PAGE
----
Writer: Bridget Foreman
Designer: Sara Perks
Directors: Juliet Forster & Kate Posner
Time is transfigured in a remarkable way in Everything is Possible: The York Suffragettes; every element of the production unites the past and present of local women. The daring opening grounds us in current gender politics, by showing footage from a demonstration on the streets outside York Minister. Within moments, women clad in suffragette sashes, demand we turn to the past in both physicality and voice, yelling ‘deeds not words’ and marching us to the theatre stage.
The thought-provoking collapse of time is a triumph of directors Juliet Forster and Kate Posner. They skilfully managed this huge-scale community production of 150 actors and 80 choir singers for the play created by York Theatre Royal and Pilot Theatre in 2017, and which is available to watch in its entirety on YouTube until the end of the month. Inspiration and hope is extremely relevant during these uncertain times and this play is packed full of both.
An insightful piece of local history, Everything is Possible tells the stories of the York suffragettes in 1912 and centres on Annie Seymour Pearson; the city’s only suffragette to ever be arrested. Like many other women did, Annie sacrifices her comfortable and ordinary life to break the law in pursuit of the vote. Barbara Marten’s portrayal of Annie’s transformation from an uninterested middle-class women, stating “I just don’t think it affects me,” to a brave and determined suffragette is commendable, combining moments of both strength and vulnerability. We are reminded that politics starts individually and at home. This is reinforced by the intimacy of her scenes with Mark France, portraying Mr Pearson, where the larger political fight is brought into the family sphere, captured in Annie’s line “I’m talking about the inequalities, between men and women, between you and me.” Bridget Foreman’s writing is full of similarly thought-provoking lines.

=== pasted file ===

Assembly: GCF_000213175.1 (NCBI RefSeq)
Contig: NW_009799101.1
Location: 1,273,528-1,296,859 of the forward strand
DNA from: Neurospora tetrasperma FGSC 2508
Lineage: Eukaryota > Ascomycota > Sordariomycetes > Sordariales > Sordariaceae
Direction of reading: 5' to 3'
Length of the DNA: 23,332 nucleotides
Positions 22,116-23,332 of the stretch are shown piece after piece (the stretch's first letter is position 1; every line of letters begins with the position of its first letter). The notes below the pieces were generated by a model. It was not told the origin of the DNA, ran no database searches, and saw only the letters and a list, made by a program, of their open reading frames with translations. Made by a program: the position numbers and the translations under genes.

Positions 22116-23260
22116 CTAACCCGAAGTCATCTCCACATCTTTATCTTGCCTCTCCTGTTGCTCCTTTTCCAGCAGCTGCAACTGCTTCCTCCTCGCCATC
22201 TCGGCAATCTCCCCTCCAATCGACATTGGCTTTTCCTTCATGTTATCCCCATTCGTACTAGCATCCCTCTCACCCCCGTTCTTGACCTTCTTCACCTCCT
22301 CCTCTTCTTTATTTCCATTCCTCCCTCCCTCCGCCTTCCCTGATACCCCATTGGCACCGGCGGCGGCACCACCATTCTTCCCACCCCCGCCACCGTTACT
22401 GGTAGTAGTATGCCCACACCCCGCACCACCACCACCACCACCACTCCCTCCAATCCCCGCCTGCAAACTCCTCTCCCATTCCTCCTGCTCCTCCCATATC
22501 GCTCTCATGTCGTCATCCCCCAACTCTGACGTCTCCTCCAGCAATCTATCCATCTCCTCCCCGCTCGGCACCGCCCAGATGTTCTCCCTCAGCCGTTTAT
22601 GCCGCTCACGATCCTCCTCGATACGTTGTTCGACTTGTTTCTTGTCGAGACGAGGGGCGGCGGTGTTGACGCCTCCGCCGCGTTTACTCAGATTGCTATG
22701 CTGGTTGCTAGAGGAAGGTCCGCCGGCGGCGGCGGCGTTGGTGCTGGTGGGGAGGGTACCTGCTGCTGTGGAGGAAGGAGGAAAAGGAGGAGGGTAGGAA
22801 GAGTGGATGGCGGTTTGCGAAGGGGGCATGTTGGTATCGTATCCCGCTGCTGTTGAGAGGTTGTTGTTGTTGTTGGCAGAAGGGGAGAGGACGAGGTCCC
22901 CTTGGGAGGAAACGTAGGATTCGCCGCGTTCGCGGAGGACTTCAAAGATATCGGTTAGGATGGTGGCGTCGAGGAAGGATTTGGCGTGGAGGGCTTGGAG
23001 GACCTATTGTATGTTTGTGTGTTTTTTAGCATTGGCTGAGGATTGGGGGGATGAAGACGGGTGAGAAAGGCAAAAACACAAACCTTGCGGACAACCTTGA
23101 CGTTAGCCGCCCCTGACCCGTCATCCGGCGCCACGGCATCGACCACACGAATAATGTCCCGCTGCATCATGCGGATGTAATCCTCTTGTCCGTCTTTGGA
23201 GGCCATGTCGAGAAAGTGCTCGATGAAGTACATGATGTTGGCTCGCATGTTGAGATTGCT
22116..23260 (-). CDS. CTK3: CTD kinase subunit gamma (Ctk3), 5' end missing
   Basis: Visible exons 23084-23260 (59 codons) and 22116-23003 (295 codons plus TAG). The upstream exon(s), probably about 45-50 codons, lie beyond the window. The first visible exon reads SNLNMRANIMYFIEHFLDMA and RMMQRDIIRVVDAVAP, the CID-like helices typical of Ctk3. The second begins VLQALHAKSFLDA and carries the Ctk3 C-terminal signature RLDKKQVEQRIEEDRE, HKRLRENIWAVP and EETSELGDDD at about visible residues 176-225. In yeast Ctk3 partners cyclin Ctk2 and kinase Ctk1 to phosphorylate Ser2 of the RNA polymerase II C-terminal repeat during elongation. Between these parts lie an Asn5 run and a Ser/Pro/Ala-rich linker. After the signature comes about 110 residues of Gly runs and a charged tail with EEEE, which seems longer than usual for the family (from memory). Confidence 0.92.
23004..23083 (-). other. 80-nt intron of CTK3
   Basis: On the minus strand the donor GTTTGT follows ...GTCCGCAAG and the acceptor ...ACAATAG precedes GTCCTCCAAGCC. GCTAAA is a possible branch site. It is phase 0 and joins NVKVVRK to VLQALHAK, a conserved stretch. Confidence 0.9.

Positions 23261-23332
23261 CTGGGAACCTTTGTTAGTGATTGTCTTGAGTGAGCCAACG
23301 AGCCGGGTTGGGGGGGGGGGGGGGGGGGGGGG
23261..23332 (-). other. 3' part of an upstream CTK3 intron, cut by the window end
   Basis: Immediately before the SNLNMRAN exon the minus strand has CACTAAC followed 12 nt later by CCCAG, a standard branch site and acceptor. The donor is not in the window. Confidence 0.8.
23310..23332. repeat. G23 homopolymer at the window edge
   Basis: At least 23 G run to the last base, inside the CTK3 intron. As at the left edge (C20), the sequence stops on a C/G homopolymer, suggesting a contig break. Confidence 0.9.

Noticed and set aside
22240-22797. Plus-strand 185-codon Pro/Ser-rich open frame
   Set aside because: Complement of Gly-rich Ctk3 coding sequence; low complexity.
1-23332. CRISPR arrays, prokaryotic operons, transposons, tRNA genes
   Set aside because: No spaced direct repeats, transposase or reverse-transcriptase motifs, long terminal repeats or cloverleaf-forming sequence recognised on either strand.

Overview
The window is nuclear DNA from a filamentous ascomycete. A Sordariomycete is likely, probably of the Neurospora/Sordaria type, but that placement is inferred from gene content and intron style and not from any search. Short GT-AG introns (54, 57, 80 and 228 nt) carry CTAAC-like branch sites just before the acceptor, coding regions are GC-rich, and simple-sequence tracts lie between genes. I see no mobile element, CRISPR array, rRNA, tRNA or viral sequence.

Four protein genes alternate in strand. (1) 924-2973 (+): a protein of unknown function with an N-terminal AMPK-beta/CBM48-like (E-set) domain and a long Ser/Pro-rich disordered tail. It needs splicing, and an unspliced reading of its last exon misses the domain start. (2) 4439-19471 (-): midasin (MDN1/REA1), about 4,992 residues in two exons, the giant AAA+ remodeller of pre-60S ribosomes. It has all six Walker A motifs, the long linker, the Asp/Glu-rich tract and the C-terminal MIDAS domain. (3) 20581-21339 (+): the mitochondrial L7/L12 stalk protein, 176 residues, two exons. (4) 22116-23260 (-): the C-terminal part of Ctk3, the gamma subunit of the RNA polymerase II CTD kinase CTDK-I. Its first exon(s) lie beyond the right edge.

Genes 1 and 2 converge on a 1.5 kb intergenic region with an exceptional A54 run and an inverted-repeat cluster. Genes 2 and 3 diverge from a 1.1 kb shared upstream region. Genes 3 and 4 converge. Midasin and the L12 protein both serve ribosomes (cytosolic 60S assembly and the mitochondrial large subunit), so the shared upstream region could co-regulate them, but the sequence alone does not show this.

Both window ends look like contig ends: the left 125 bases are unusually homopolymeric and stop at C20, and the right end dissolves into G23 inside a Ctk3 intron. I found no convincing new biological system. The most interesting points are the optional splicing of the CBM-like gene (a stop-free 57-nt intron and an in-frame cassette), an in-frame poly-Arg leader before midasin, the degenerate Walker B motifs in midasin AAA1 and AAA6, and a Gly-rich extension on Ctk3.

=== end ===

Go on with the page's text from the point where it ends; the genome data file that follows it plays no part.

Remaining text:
The enormous cast of characters enables a variation of viewpoints and, therefore, a nuanced exploration of the part played by gender, class and age in the struggle. However, unfortunately the plot spreads itself out too thinly amongst the different characters. Foreman’s script, instead of adding depth to Annie’s story, contains too many subplots, causing confusion and detachment. That being said, the general acting is strong throughout; Annabel Lee is particularly inspiring in her portrayal of the fierce demonstrator Lillian Lenton. The camera work emphasises her striking facial expressions which are key in inciting hope in the other characters. Skilled camera use can also be seen during the crowd scene at Pankhurst’s speech, honing in on passionate faces and this, combined with the overlaid music, the visual mass of the cheering spectators, and the confetti, is cinematic and inspiring.
For the most part however, much is lost by experiencing Everything is Possible through a camera lens. The camera work is often unfocussed and unsteady, and the sound is lost during important monologues. Most frustratingly, the historical footage and other video projections used were difficult to see clearly due to the lighting. It’s a real shame because you can imagine how powerful the effect was on the stage, but on screen it just didn’t come off.
After a slow middle section with many plot detours, the ending is remarkably swift considering its powerful message. Annie provides a brief history of both victorious wars – WW1 and the women’s’ as present day invades the space with footage from parliamentary debate playing in the backdrop and the demonstrators returning with chanting and music. The parting message of hope and unity is relevant not only for current women’s politics but also for all of us during a time that seems unendingly dark. Overall, a powerful and inspirational production, but its effectiveness is diluted by being screened at home.
Available HERE until 31st May 2020